So if you get yourself a stud detector, I'll do a little example here. When you put it across your ceiling board, it'll find a piece of timber behind it. The alarm will go off and the light will go up. Once you've found the timber, the joist above the ceiling mark with a pencil. Then drill further pilot holes through the wooden frame, driving your screws into the ceiling boards, making sure that your bite firmly to the joist above.


I'm applying six individual fourinch screws now. Then two sections are screwed into the side of the frames, holding them into position. I've set that one at the back upright. That'll allow me to screw through here for extra protection, grabbing onto the wall. And of course, these are flush along here.


Now, depending on what size television you choose to sink into the recess, I'm going to be using a 55-inch television. So the opener between these two buttons is about 830 mm. This will allow me to clad the underside of it with 15 mm MDF and clad the section here with 15 mm MDF. And then I've got enough space to get my fingers around to pull the television in and out if we need access to the plug behind.


Whichever size panoramic fire you choose, you've got an option of one, two or three sides. When you take it out of the packaging, of course, you've got the one side, which is the front.

Then you've got the option to take out one of these metal panels off the side and create a two-sided fire or have the third side open by taking this panel off as well. It's quick and easy to do. You simply screw the seven screws off the side like this.

This panel comes away that way, as you can see. Now you've got the two sides of the glass visible, but you must put the trim back on in the existing position to help as a finished bead for when you clad your board on the sides and above the top. Now I'm going to do the same on the opposite side.


So I've applied three the other screws into these brackets that we put on earlier, just to hold the top of the fire into the bottom of this frame. 

And that is my structure now complete. The next stage is the clad it with 15 mm MDF. I'm going to cut the sections to start with the inside section. That's the recess where the TV is going to sit.

Then the second stage is to clad both sides, top and bottom, and then the third stage is to clad the face of it along the bottom and up along the front and right the way around the top.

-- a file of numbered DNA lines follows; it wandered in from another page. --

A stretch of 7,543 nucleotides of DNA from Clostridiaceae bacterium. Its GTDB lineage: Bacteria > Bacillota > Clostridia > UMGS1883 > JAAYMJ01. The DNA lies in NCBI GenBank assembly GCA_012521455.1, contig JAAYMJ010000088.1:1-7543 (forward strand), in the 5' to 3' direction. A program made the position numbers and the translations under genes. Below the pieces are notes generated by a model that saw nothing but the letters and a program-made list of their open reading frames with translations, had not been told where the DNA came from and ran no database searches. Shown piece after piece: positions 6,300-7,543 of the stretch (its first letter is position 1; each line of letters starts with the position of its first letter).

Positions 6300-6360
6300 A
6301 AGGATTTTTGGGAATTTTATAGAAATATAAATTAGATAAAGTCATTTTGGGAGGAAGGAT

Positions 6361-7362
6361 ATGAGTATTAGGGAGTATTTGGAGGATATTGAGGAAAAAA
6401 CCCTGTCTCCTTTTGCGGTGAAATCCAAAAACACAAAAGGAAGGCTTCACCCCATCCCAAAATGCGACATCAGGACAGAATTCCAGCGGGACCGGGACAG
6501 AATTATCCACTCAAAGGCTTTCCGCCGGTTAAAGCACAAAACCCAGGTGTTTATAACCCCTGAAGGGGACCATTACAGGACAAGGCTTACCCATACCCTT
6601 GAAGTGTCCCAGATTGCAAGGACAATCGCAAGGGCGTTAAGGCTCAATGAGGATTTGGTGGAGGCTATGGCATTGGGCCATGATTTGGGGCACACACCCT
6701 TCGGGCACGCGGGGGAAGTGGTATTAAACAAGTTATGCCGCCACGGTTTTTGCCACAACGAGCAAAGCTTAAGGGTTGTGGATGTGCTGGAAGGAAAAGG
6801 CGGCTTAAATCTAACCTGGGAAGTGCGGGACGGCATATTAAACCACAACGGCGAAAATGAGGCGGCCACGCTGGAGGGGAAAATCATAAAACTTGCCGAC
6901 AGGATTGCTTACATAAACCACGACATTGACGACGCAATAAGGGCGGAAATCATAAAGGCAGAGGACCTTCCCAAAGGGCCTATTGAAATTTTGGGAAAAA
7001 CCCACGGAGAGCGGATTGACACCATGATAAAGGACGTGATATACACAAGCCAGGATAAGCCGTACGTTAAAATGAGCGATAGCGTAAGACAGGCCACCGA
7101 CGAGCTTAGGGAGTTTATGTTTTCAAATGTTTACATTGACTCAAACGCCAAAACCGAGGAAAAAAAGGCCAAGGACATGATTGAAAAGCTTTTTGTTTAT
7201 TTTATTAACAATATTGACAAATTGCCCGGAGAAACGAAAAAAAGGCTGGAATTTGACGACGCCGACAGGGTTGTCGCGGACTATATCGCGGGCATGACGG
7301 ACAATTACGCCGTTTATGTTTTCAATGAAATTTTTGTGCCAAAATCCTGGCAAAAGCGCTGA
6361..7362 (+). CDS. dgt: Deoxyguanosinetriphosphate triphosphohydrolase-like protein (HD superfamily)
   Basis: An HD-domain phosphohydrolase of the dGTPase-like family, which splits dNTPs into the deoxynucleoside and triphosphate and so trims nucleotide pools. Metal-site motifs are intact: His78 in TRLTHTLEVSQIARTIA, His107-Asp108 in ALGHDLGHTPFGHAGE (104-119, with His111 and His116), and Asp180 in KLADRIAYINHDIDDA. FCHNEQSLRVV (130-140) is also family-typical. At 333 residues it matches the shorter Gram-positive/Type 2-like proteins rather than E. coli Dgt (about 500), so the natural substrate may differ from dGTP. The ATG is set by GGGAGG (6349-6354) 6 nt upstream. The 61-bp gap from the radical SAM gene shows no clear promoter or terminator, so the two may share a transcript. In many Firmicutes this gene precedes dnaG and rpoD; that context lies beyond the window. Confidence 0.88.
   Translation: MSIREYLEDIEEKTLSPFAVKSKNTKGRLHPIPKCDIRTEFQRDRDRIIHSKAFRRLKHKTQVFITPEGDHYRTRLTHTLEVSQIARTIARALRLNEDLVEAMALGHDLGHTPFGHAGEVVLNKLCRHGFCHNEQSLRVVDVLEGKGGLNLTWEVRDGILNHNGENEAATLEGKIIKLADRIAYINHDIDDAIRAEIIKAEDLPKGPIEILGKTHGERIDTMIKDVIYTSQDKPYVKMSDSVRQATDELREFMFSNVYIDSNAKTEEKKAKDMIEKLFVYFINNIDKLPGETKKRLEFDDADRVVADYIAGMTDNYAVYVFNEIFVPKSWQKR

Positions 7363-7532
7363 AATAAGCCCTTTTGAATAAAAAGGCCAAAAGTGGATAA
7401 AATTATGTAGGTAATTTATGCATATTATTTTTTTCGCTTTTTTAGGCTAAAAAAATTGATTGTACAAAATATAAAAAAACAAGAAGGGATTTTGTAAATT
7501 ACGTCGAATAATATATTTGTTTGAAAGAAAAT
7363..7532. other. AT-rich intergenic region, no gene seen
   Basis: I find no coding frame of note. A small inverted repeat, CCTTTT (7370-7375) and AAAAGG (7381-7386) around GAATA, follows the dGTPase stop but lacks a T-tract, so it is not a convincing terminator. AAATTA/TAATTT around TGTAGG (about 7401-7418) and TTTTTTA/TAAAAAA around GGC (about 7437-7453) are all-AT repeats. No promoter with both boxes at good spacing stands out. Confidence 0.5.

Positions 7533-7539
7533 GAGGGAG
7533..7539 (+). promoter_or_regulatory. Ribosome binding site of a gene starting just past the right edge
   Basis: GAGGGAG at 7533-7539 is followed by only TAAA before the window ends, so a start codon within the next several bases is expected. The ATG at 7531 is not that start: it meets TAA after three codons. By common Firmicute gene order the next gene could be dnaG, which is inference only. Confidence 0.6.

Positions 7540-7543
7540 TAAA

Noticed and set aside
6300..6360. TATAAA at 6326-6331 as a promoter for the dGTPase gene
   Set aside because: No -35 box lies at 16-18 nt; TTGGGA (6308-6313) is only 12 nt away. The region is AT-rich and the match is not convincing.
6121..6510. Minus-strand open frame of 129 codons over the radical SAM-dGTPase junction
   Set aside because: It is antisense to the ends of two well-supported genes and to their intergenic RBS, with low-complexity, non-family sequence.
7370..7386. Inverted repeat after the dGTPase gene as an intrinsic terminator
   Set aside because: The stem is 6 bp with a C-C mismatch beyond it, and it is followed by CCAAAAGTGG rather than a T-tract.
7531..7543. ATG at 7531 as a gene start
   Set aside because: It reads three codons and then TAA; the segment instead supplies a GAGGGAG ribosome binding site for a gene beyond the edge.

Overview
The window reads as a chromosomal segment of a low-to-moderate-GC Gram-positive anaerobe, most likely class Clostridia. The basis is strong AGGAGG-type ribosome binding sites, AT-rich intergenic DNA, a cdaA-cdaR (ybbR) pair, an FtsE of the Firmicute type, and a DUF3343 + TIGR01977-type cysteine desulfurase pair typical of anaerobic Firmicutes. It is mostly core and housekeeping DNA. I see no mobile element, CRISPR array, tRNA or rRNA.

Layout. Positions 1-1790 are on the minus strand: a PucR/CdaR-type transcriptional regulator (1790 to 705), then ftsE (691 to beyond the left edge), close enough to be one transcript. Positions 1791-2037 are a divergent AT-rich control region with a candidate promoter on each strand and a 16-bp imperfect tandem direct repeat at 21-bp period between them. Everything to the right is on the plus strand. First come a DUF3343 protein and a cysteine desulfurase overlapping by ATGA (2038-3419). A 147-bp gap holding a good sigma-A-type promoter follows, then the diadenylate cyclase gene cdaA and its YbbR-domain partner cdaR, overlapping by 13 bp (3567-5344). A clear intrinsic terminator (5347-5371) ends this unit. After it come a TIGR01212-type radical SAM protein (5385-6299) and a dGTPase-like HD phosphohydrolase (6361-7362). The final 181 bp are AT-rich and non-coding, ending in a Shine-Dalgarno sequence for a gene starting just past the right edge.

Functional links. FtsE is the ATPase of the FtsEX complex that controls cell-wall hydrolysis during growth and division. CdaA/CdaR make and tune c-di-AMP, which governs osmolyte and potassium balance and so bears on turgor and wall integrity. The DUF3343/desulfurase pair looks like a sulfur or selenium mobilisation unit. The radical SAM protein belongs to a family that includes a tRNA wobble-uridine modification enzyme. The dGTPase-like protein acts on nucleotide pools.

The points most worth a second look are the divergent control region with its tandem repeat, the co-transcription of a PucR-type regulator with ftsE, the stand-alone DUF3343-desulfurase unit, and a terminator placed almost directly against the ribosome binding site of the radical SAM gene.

Now, as well as gluing the MDF panels on the side, I'm also going to screw them in. So I'll drill a clearance hole in. Then I'll use a counter sink tip. This will allow the screw to be sunk in deeper than the actual MDF surface. So now I can apply some filler on that, let it dry, sand it down and you paint over it and it'll be completely invisible.


You may prefer to cover your wooden frame with plasterboard. Then the plasterboards can be skimmed, which of course is also a perfect finish. The wet plaster might take a little bit longer to dry before you can paint it. You may want to put some further thought into the size of your opening for your TV. You may be considering to put further items in there, like a soundbar or a DVD recorder.

Now you can fit your TV bracket in the desired location.

tv bracket

The paint's dry, the skating boards are fitted, and the television has been mounted to the bracket. I'm ready to start now, laying out the fuel vents. But first of all, I've got to remove the front glaze panel. I do that by removing four small screws on the top of the panel just by the vent.


Now the glazing is removed, I can start to display my fuel bed with all the Bespoke ranges. It comes with a variety of different options and items from white pebbles, large ice crystals, HD log set, clear gems and smoked gems. But I'm choosing to use the HD log effect for my fire.


Now, you may be thinking that this kind of units and this structure built around it require ventilation. Well, don't worry.

The unit draws in air from both sides from the front underside, pushing the heat out from the center if required. So you can rest assured that the heat from your fire, if you choose to use it, is blowing downwards away from the unit. There is no direct heat coming up towards the TV.


Once you've installed any of the award-winning Bespoke range HD fires, you can sit back and relax, knowing that all units come with a full manufacturer's warranty. They're adaptable to every customer's requirements with over 100 different combinations of various colors, speeds, flame brightness, fuel beds with hot and cold fan systems.


These can even be controlled by remote control in your hand or the touch panel on the unit. That's how quick and easy it is to build your own artificial chimney breast so you can fit your own bespoke electric fireplace.